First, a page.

Mates in Mind welcomes Stevenson-Farmer independent review and calls for further government engagement
IN January 2017, the British Safety Council helped to launch the Mates in Mind charity programme, which provides information, support and training on mental health for the construction industry.
It, too, has welcomed the publication of the Stevenson-Farmer independent review into workplace mental health and restated its objective to improve the mental well-being of workers in the UK construction industry.
The review, ‘Thriving at Work’, calls for action to tackle the high-levels of poor mental well-being that UK workers are suffering. It found that in many workplaces, mental health remains a taboo subject and that consequently opportunities are being missed to provide employees who are struggling, with the help and support that they need.
To address this, the report has outlined six key principles that all employers should adopt as a basis for effectively managing workplace mental health. These recommendations highlight the need for companies – irrespective of scale and scope – to encourage a more open and transparent organizational culture that breeds greater knowledge of the issue as well as provision to monitor progress of its effective management.
Since its launch in January 2017, Mates in Mind has been working with the UK construction industry to make progress on the issues the report identifies by raising awareness, addressing the stigma of poor mental health and improving positive mental well-being.
Specifically, it uses a framework consisting of four key elements, which together provide a joined-up approach that can be tailored to a company’s specific needs. These are:
- Guidance and support: offering guidance on specific employee issues to creating stress- management policies through to connecting the workforce to appropriate support at the right time – Mates in Mind helps companies create and implement a mental health at work plan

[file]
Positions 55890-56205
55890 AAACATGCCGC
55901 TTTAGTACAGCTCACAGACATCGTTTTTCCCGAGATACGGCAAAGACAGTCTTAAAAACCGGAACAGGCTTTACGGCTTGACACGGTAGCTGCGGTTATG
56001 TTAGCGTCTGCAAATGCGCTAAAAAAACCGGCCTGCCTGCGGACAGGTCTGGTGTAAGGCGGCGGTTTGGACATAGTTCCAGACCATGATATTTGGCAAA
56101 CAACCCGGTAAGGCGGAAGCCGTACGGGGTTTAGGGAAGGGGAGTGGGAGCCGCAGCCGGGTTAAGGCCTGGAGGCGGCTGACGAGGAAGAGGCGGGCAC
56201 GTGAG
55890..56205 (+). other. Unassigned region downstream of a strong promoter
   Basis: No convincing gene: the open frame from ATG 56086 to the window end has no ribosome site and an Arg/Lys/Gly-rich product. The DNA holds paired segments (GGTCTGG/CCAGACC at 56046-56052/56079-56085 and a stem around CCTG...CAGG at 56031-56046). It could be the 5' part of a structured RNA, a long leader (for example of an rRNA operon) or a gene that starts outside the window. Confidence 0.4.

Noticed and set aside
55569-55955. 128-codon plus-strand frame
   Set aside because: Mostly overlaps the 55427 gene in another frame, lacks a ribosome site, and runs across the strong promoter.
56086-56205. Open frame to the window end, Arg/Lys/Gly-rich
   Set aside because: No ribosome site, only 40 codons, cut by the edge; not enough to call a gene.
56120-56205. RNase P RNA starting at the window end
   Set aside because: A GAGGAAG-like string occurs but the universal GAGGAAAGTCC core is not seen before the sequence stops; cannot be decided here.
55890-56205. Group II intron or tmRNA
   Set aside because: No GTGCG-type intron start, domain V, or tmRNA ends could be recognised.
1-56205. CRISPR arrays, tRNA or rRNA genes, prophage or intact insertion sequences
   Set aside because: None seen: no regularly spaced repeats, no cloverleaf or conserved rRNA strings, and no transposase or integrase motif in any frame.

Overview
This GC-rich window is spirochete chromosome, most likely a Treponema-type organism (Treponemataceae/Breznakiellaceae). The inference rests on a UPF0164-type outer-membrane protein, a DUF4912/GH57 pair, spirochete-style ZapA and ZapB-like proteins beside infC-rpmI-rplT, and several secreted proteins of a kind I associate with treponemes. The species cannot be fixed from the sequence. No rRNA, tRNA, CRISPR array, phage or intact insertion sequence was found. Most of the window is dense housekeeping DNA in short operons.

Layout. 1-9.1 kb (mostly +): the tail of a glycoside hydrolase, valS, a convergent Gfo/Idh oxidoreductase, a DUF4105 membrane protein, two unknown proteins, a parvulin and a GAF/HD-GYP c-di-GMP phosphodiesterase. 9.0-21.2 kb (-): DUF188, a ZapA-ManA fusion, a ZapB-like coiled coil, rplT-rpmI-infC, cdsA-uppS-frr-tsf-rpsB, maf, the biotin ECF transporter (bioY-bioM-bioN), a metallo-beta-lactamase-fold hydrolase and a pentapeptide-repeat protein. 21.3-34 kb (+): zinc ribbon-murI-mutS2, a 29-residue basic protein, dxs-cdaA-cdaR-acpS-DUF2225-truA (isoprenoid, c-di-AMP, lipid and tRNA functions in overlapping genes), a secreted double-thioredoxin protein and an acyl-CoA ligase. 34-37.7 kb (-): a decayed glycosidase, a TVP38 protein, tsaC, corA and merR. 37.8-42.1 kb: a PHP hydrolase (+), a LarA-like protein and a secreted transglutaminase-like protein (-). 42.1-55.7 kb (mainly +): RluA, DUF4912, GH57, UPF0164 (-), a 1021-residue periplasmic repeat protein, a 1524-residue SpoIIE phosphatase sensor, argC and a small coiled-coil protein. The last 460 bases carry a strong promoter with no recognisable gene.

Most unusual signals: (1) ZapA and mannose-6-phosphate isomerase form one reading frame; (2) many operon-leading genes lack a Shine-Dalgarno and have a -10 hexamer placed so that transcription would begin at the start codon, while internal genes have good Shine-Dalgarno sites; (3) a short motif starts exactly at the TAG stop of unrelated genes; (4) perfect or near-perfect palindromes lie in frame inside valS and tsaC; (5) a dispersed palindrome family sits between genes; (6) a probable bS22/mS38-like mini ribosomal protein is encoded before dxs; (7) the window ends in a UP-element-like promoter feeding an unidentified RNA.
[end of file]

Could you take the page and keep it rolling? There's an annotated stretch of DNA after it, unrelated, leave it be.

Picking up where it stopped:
- Awareness and education: helping to develop mental health awareness throughout the industry – from encouraging open conversation throughout the workforce to helping leaders and managers understand their roles in creating mentally healthy work environments
- Communication: helping to ensure an organization’s commitment to positive mental health and well-being remains visible and relevant, from targeted communication materials to supporting organizations in monitoring employee mental health and well-being
- Research and development: developing industry-leading research to understand the nature and impact of mental health, and to ensure development of effective, robust and sustainable solutions.
Commenting on the launch of the report, Steve Hails of Tideway and chair of Mates in Mind said: ‘Mates in Mind welcomes the recommendations set out in the Stephenson-Farmer report. With the direct support and financial investment from the UK construction industry and the British Safety Council, it has already started to make inroads into tackling the issues that the report so starkly highlights.
‘As an example of the issue, the sad reality is that suicide rates in construction are more than 3.5 times the national average. This industry, which contributes 6% to the nation’s GDP, is reliant on people who are at most significant risk – and we need to take even greater care of them.
‘The UK construction industry has embraced Mates in Mind and its roll-out across the sector is gathering momentum. This is because it provides a framework that is clear, joined-up and collaborative, which enables companies to effectively get to grips with a challenge that is complex and sensitive.
‘In working with construction companies, Mates in Mind recognizes that businesses need to be enabled to do more, not simply being given more to do. We welcome the opportunity to work with the Government in taking these recommendations forward.’
Addressing the way Mates in Mind succeeds in incorporating the standards the review recommends for companies, Joscelyne Shaw, executive director of Mates in Mind, said: ‘The interaction between work and mental health is complex and sensitive, and is a challenge to employers. What the evidence shows is that stigma and associated discrimination remain significant barriers to addressing the issue.
‘We are helping construction companies to take steps to address both the human cost to construction workers and the financial cost to their businesses. We’re very fortunate that the construction industry has taken a stand to ensure mental health is included within the overall health agenda.’